Venue : Macclesfield
Start date: 17th June 2016
End date : 26th June 2016
Visit date : 19th June 2016
Back in the 13th century, the people of Macclesfield starting having an annual Barnaby Fair, possibly to celebrate being a Borough. The tradition continued, changing with time, but more or less died out by the end of the 20th century. In 2010 the Barnaby Fair was reborn as the Barnaby Festival. Starting as an annual weekend of art culture and fun, it's now a biannual whole week of art, culture and fun, with events scattered over the centre of Macclesfield.
For some reason, Mr Monkey was completely unaware of any of this, until he got an email suggesting he should visit this year's Festival. When he saw what was on, and that the Festival logo was in orange, Mr Monkey told his humans that they were going to Macclesfield. After brunch on Sunday, Mr Monkey navigated his way along the Silk Road to a car park in Macclesfield and was soon exploring the festivities.
Mr Monkey examining a decorated window.
Mr Monkey looking at hills from Back Wallgate.
Mr Monkey swapping a book at Backwallgate Books.
Mr Monkey started off by having a bit of a wander around town. He was pleased to see that many shop windows had been decorated with a space theme to match this year's Festival theme. He spent some time following big orange footprints that led him to Hills Up Streets viewpoints. These were set up by artist in residence Ailsa Holland and each gives a view along a street towards the hills that surround Macclesfield. Some views are down ginnels with narrow, focussed views, and some along much wider streets with much more sky.
Mr Monkey liked the view down Back Wallgate because it led him down to Backwallgate Books, another of Ailsa Holland's creations. Hidden in two alcoves in a wall, this is possibly the smallest reading room and library that Mr Monkey has ever seen. He shelved a book he'd made Mr Rik carry for him, and ran off with the book of his choice.
Mr Monkey looking at stars attached to railings.
Mr Monkey at the entrance to the Observatory.
Mr Monkey looking at Christ Church.
Mr Monkey had booked tickets to see The Astronomer's Story at Christ Church. As he scampered through town he spotted stars tied to railings all over the place, and wondered why. There were more stars attached to the railings of Christ Church, and a large sign over the gate announcing that it was the Observatory. After pausing to admire the church, he collected his tickets and went to wait near the church in a casual manner, just in case the doors opened.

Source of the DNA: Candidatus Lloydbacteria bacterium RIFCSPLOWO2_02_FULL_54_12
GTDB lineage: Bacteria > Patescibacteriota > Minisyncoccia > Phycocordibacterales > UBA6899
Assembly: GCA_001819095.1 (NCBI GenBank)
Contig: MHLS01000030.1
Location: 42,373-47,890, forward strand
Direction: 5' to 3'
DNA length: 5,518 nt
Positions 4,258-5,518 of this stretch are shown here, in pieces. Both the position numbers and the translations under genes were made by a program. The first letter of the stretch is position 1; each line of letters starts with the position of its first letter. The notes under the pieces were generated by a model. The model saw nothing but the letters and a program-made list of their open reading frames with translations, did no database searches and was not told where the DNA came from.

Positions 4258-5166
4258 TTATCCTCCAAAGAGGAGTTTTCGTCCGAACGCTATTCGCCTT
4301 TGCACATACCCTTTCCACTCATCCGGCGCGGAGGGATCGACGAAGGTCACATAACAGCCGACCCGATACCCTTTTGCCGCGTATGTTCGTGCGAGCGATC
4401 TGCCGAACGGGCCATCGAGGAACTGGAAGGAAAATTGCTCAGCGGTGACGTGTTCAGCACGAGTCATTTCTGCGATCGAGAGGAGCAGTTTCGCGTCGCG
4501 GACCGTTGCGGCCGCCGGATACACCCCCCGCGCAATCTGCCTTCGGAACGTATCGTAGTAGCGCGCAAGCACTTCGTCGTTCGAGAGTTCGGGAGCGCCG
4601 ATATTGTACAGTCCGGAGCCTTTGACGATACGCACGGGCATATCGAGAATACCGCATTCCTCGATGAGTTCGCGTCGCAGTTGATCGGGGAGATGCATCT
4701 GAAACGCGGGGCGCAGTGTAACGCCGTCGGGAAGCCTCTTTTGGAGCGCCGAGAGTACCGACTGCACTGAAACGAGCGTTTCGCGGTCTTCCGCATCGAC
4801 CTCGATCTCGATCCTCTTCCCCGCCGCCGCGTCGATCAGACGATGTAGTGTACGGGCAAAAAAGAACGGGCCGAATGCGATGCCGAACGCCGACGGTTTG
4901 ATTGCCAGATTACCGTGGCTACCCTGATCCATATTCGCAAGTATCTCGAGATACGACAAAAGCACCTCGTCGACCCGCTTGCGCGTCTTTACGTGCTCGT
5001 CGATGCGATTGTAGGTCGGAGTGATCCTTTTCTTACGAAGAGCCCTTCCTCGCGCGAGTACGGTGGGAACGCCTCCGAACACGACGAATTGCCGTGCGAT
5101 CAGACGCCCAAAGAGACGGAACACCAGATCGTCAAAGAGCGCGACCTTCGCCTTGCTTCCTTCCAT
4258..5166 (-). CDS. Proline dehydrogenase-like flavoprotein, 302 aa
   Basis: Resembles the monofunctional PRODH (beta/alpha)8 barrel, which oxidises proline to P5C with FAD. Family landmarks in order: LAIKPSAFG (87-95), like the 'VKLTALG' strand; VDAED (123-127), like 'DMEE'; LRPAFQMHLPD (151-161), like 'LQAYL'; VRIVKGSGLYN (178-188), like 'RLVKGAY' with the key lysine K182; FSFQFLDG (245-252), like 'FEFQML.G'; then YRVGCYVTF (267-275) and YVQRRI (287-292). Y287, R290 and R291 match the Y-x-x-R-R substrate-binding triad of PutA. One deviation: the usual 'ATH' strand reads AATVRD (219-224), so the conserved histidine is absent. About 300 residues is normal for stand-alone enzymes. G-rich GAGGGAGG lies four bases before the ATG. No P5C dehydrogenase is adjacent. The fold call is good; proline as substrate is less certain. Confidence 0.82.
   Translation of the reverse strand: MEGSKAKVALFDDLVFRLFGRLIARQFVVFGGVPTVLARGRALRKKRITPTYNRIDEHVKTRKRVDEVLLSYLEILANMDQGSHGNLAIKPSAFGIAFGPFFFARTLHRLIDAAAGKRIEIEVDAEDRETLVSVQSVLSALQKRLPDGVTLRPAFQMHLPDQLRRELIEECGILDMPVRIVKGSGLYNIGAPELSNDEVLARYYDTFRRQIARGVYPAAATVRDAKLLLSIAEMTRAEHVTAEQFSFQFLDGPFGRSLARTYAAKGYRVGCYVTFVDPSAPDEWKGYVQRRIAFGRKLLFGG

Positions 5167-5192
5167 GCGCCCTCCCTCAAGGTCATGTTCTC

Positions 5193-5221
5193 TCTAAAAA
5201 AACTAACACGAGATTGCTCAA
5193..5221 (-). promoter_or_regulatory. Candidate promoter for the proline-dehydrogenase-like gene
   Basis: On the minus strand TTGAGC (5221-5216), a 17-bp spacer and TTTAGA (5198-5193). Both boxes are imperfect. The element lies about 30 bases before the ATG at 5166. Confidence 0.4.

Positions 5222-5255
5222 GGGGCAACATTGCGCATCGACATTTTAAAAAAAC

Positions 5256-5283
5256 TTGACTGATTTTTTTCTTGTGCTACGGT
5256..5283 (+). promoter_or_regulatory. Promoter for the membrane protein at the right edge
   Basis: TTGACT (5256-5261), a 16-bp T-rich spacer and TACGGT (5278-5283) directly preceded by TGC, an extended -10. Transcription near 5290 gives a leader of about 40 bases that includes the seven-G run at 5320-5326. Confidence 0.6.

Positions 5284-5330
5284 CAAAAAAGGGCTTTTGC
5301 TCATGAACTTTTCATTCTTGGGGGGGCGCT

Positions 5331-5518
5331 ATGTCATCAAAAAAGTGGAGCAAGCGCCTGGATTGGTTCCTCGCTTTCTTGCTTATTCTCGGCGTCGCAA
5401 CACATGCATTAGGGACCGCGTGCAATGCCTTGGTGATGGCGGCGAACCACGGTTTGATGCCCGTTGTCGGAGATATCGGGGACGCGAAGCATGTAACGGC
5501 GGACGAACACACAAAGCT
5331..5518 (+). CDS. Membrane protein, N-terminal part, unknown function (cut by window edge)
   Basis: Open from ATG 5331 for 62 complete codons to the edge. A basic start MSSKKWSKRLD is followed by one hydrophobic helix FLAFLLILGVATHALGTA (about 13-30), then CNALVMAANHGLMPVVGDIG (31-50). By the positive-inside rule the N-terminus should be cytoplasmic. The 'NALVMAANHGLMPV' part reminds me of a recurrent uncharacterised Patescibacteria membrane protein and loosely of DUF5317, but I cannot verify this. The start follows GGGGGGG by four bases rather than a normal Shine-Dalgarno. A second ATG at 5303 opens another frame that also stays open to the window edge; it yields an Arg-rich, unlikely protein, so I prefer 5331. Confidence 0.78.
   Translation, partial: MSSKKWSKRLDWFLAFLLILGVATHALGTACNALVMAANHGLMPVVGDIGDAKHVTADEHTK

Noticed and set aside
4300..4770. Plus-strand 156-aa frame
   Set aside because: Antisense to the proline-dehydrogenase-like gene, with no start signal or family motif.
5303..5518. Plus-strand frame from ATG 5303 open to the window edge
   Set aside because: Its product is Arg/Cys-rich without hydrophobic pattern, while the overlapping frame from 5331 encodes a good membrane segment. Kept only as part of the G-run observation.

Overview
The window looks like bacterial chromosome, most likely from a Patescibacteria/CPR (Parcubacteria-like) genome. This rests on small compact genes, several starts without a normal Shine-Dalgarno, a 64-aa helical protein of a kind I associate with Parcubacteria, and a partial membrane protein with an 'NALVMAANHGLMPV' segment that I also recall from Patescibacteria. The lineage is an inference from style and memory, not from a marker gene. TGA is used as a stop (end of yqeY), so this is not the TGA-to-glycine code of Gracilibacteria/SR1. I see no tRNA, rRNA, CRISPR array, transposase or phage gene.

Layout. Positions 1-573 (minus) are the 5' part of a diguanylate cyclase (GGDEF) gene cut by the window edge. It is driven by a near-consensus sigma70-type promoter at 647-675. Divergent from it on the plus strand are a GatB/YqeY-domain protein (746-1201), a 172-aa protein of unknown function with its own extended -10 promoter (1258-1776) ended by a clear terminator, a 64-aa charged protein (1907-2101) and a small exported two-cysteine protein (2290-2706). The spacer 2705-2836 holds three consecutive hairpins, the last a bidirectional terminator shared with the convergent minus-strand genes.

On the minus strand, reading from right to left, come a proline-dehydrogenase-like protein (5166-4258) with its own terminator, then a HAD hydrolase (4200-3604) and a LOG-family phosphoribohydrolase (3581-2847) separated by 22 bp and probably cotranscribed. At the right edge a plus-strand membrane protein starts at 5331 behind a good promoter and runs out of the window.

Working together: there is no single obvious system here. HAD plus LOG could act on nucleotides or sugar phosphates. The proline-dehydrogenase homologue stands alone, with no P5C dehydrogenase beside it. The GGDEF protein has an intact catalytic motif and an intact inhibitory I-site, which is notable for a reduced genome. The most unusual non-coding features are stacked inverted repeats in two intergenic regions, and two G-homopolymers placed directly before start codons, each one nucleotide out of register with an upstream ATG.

Mr Monkey with his sealed orders.
Mr Monkey witnessing The Astronomer's Story.
While he was waiting Mr Monkey sat on a tomb and opened a little envelope that had come with his ticket. It told him that to save Macclesfield (and the world) he had to put stars all over Macclesfield. That probably explained all the stars he'd seen around town. Then the doors opened and Mr Monkey was invited into the church to see The Astronomer's Story.
This was a totally wonderful show, with a mixture of wit, slapstick, music and dubious science. Some time ago a series of reports in the Sun newspaper claimed that John Merschel had made a giant telescope and seen animals such as bison, bat-men and beavers on the surface of the moon, which stopped people taking him seriously. So he gathered a group of scientists to help him do something magnificent to make everyone forget about the moon beavers. After their attempts to travel to the moon fail, they hatch a plan to bring the moon down to Macclesfield. Mr Monkey was paricularly impressed by the thoughtful way in which they handed out safety goggles, which made the lights go rather funny. It was an excellent performance devised by Wild Rumpus for the site, and Mr Monkey hopes they'll do something just as exciting for the next Barnaby Festival.
Mr Monkey deciding between ice cream and coffee.
Mr Monkey examining some rather large stars.